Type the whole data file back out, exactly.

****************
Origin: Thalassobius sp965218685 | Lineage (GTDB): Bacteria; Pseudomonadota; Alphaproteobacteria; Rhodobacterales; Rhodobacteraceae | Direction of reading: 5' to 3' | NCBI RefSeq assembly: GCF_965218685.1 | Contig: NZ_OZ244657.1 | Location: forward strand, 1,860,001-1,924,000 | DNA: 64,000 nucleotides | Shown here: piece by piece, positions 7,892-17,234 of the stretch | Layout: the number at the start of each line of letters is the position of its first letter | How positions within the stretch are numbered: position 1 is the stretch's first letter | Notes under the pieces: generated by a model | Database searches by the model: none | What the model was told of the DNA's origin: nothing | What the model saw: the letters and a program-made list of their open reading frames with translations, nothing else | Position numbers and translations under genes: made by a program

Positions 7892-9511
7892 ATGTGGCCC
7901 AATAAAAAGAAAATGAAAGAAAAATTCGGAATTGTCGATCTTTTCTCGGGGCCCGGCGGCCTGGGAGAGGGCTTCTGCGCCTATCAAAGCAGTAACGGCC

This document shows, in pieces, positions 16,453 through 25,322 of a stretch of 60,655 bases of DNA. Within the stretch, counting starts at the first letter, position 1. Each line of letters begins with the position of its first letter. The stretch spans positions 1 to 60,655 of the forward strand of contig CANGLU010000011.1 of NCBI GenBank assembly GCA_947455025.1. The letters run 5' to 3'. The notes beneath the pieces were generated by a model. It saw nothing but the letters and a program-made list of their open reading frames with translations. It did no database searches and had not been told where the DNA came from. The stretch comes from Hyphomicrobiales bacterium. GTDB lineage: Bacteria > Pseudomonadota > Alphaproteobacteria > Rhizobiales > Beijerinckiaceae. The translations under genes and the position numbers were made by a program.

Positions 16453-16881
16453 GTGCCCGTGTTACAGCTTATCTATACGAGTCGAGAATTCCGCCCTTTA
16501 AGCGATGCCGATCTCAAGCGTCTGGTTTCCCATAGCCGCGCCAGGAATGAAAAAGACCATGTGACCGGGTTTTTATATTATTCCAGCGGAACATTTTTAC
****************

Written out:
Origin: Thalassobius sp965218685 | Lineage (GTDB): Bacteria; Pseudomonadota; Alphaproteobacteria; Rhodobacterales; Rhodobacteraceae | Direction of reading: 5' to 3' | NCBI RefSeq assembly: GCF_965218685.1 | Contig: NZ_OZ244657.1 | Location: forward strand, 1,860,001-1,924,000 | DNA: 64,000 nucleotides | Shown here: piece by piece, positions 7,892-17,234 of the stretch | Layout: the number at the start of each line of letters is the position of its first letter | How positions within the stretch are numbered: position 1 is the stretch's first letter | Notes under the pieces: generated by a model | Database searches by the model: none | What the model was told of the DNA's origin: nothing | What the model saw: the letters and a program-made list of their open reading frames with translations, nothing else | Position numbers and translations under genes: made by a program

Positions 7892-9511
7892 ATGTGGCCC
7901 AATAAAAAGAAAATGAAAGAAAAATTCGGAATTGTCGATCTTTTCTCGGGGCCCGGCGGCCTGGGAGAGGGCTTCTGCGCCTATCAAAGCAGTAACGGCC

This document shows, in pieces, positions 16,453 through 25,322 of a stretch of 60,655 bases of DNA. Within the stretch, counting starts at the first letter, position 1. Each line of letters begins with the position of its first letter. The stretch spans positions 1 to 60,655 of the forward strand of contig CANGLU010000011.1 of NCBI GenBank assembly GCA_947455025.1. The letters run 5' to 3'. The notes beneath the pieces were generated by a model. It saw nothing but the letters and a program-made list of their open reading frames with translations. It did no database searches and had not been told where the DNA came from. The stretch comes from Hyphomicrobiales bacterium. GTDB lineage: Bacteria > Pseudomonadota > Alphaproteobacteria > Rhizobiales > Beijerinckiaceae. The translations under genes and the position numbers were made by a program.

Positions 16453-16881
16453 GTGCCCGTGTTACAGCTTATCTATACGAGTCGAGAATTCCGCCCTTTA
16501 AGCGATGCCGATCTCAAGCGTCTGGTTTCCCATAGCCGCGCCAGGAATGAAAAAGACCATGTGACCGGGTTTTTATATTATTCCAGCGGAACATTTTTAC